Amino acid composition in endothermic vertebrates is biased in the same direction as in thermophilic prokaryotes

BMC Evol Biol. 2010 Aug 31;10:263. doi: 10.1186/1471-2148-10-263.

Abstract

Background: Among bacteria and archaea, amino acid usage is correlated with habitat temperatures. In particular, protein surfaces in species thriving at higher temperatures appear to be enriched in amino acids that stabilize protein structure and depleted in amino acids that decrease thermostability. Does this observation reflect a causal relationship, or could the apparent trend be caused by phylogenetic relatedness among sampled organisms living at different temperatures? And do proteins from endothermic and exothermic vertebrates show similar differences?

Results: We find that the observed correlations between the frequencies of individual amino acids and prokaryotic habitat temperature are strongly influenced by evolutionary relatedness between the species analysed; however, a proteome-wide bias towards increased thermostability remains after controlling for phylogeny. Do eukaryotes show similar effects of thermal adaptation? A small shift of amino acid usage in the expected direction is observed in endothermic ('warm-blooded') mammals and chicken compared to ectothermic ('cold-blooded') vertebrates with lower body temperatures; this shift is not simply explained by nucleotide usage biases.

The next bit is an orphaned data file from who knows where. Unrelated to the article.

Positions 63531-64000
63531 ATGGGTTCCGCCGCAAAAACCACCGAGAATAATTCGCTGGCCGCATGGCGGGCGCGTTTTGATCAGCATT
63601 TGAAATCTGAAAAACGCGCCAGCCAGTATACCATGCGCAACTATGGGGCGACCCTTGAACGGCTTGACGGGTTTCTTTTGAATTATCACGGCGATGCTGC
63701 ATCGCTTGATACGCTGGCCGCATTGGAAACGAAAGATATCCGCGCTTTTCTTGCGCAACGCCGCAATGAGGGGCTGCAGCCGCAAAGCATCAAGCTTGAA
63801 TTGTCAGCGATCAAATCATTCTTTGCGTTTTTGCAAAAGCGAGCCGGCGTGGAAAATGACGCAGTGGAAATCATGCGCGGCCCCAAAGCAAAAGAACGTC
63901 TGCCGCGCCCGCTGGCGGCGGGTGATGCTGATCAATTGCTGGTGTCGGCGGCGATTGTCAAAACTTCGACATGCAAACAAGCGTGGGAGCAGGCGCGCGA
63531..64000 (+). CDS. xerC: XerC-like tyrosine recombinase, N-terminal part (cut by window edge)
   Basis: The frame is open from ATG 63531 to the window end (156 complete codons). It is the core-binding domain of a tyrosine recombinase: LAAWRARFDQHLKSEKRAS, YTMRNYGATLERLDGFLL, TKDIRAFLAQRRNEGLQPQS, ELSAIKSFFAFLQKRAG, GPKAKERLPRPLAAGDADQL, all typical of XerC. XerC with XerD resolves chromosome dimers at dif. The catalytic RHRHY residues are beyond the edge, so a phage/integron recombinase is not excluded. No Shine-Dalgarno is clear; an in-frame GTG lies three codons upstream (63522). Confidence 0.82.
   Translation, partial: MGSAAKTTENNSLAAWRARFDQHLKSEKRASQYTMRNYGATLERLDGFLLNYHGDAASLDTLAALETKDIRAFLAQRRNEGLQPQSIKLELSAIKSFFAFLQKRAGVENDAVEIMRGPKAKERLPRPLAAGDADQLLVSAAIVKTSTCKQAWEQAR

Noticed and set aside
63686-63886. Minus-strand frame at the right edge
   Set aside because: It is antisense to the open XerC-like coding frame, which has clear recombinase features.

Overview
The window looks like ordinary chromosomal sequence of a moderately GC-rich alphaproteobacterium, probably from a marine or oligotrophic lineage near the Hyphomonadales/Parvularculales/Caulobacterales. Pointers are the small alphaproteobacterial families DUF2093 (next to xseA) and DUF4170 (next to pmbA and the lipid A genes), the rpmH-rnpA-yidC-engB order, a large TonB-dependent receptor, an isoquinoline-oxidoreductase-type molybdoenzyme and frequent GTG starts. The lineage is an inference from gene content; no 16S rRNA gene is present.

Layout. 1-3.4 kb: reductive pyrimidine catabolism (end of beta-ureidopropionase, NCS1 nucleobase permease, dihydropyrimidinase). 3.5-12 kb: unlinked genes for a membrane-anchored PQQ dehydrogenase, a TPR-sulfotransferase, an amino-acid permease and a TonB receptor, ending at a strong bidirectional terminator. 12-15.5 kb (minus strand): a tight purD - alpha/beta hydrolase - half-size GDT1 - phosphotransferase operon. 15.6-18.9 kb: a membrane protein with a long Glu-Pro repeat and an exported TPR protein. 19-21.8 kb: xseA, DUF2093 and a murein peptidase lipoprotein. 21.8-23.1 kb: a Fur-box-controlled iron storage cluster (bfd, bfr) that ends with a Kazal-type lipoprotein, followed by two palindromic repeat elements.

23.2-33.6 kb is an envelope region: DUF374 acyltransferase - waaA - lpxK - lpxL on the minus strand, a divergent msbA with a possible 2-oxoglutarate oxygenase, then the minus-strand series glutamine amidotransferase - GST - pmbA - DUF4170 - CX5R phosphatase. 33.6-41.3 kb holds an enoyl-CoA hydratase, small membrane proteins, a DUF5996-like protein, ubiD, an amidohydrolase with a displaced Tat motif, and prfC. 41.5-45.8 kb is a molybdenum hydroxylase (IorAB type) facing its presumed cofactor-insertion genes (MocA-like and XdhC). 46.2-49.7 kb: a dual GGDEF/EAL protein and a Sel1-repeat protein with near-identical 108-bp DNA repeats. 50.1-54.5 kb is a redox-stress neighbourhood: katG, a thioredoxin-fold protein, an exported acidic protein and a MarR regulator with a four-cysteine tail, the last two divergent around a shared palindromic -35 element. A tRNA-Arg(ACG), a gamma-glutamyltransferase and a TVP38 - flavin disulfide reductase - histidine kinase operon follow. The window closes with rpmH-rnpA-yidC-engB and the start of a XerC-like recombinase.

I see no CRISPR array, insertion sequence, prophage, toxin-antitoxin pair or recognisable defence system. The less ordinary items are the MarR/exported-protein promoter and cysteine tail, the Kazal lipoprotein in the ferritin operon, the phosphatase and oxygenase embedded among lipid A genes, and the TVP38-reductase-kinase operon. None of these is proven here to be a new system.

Conclusion: Protein homologs operating at different temperatures have different amino acid composition, both in prokaryotes and in vertebrates. Thus, during the transition from ectothermic to endothermic life styles, the ancestors of mammals and of birds may have experienced weak genome-wide positive selection to increase the thermostability of their proteins.

MeSH terms

  • Amino Acids / chemistry*
  • Animals
  • Body Temperature
  • Phylogeny
  • Prokaryotic Cells / metabolism*
  • Vertebrates / classification
  • Vertebrates / metabolism*

Substances

  • Amino Acids